In 2009, a team of researchers formed the Rhode Island Consortium for Autism Research and Treatment (RI-CART) to explore better ways for physicians, scientists, service providers, educators and parents to collaborate on a broad range of autism-related research.
RI-CART has evolved into a unique, public-private partnership, bringing together the state’s leading experts on autism research, education, health and advocacy. It’s only the second effort of its kind in the nation.
Our belief in the power of knowledge and the importance of partnership drives RI-CART’s long-term goal of enrolling all Rhode Islanders with ASD or related neurodevelopmental disorders into our research registry by 2020. This will pave the way toward gaining a big picture view of all those affected by autism and neurodevelopmental disorders statewide. Increased participation also translates to better positioning to secure research dollars and funding for more community services.
Research is the core of RI-CART. Our registry houses information shared with us by participants in a secure, anonymous database. We are working to enroll everyone in the state with ASD or neurodevelopmental disorders. By connecting families and individuals with ASD to researchers, we are making innovative research and a big picture understanding of those affected by ASD in Rhode Island possible.
Why Rhode Island?
Rhode Island is uniquely positioned to serve as a leader in autism research, treatment and advocacy. With just over a million residents living in 1,200 square miles, Rhode Island is the smallest state in the nation and can be travelled in about an hour. Our population is diverse, and the state has a single department of health, children’s hospital and medical school While we do not know the exact number of people affected by ASD, there may be more than 10,000 individuals with ASD in Rhode Island, a state with a population of only 1.05 million people. The need in our state is real and pressing.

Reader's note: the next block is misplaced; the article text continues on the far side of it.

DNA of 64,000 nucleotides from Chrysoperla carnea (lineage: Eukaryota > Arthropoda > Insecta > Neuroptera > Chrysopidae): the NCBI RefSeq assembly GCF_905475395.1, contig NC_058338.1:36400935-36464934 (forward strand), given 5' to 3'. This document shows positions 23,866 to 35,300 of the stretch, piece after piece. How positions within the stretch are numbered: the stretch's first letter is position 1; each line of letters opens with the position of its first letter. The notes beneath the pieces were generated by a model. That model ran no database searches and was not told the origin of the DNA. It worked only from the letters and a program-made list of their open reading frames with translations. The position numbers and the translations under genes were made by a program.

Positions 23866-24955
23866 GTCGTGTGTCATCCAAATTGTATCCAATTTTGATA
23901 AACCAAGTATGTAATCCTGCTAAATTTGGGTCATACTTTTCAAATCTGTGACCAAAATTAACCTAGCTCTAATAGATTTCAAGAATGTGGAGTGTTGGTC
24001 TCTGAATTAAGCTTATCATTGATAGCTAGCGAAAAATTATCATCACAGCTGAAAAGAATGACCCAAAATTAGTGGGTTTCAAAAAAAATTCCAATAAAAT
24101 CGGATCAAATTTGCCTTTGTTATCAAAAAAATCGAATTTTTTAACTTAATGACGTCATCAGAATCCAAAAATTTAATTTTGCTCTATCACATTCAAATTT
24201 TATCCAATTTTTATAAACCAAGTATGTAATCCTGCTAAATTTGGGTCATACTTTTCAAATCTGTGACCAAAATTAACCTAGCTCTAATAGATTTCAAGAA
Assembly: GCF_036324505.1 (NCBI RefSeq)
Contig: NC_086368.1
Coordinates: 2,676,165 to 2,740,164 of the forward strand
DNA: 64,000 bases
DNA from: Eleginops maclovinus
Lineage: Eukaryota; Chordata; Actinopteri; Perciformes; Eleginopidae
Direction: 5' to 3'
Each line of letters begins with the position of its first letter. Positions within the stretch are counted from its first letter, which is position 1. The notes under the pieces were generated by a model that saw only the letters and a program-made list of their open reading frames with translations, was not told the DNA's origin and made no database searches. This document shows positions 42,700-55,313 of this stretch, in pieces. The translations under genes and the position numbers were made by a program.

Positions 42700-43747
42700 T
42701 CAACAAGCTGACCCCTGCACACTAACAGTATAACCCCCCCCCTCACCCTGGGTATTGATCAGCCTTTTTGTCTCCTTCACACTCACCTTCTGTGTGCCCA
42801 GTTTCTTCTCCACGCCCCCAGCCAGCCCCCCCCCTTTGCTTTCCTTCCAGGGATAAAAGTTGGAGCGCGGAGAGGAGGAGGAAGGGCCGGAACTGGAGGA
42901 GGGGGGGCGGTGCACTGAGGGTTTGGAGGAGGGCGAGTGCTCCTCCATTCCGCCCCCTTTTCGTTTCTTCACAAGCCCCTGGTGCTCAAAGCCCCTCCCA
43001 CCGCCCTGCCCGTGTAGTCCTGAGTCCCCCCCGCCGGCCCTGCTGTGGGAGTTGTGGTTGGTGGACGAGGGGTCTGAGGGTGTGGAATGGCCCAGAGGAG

Rhode Island holds the ingredients for a coordinated, interdisciplinary, geographically feasible system of research, support, education and care. Considering our size and resources, by coming together under RI-CART, we are equipped to efficiently:
Share cutting-edge equipment, such as Transcranial Magnetic Stimulation (TMS) and collaborate among leading scientists, physicians, and educators.
Test and rapidly roll out new ways to improve clinical care.
Access government and academic leaders to develop new research collaborations and public policies.